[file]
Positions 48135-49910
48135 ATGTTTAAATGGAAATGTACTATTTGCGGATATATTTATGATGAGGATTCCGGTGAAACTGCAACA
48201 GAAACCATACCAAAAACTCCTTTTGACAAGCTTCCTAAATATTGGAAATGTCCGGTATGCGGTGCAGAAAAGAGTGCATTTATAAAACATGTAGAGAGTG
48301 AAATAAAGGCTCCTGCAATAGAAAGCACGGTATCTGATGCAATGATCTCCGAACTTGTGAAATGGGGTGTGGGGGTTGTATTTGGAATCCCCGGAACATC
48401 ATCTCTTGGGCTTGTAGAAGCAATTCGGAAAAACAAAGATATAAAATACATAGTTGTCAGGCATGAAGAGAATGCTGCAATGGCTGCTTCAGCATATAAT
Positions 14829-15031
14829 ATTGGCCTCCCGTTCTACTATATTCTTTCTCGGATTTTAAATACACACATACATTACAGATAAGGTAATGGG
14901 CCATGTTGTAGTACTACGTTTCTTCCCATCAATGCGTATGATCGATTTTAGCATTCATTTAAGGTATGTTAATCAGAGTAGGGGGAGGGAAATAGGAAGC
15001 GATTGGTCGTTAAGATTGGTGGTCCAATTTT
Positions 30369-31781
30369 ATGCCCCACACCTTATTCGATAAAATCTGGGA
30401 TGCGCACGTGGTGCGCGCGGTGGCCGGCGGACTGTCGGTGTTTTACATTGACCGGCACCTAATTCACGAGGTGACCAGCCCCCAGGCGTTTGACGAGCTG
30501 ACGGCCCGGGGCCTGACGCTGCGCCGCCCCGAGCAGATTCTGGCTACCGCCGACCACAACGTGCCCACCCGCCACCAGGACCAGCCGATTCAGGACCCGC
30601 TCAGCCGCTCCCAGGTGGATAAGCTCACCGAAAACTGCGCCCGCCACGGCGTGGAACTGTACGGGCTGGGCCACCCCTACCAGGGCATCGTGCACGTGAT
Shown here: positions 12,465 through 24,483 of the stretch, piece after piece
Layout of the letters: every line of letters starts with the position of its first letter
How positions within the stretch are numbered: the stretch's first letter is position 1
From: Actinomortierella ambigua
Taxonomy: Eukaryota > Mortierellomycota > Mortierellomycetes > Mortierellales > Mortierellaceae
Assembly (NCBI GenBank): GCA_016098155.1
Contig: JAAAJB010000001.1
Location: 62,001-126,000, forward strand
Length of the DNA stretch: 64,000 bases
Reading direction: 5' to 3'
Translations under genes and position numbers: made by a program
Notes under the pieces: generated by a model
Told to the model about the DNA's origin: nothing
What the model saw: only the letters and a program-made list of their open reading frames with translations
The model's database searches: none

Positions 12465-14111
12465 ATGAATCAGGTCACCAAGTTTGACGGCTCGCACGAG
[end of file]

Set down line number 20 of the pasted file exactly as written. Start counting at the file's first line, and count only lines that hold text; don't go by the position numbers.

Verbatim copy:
Assembly (NCBI GenBank): GCA_016098155.1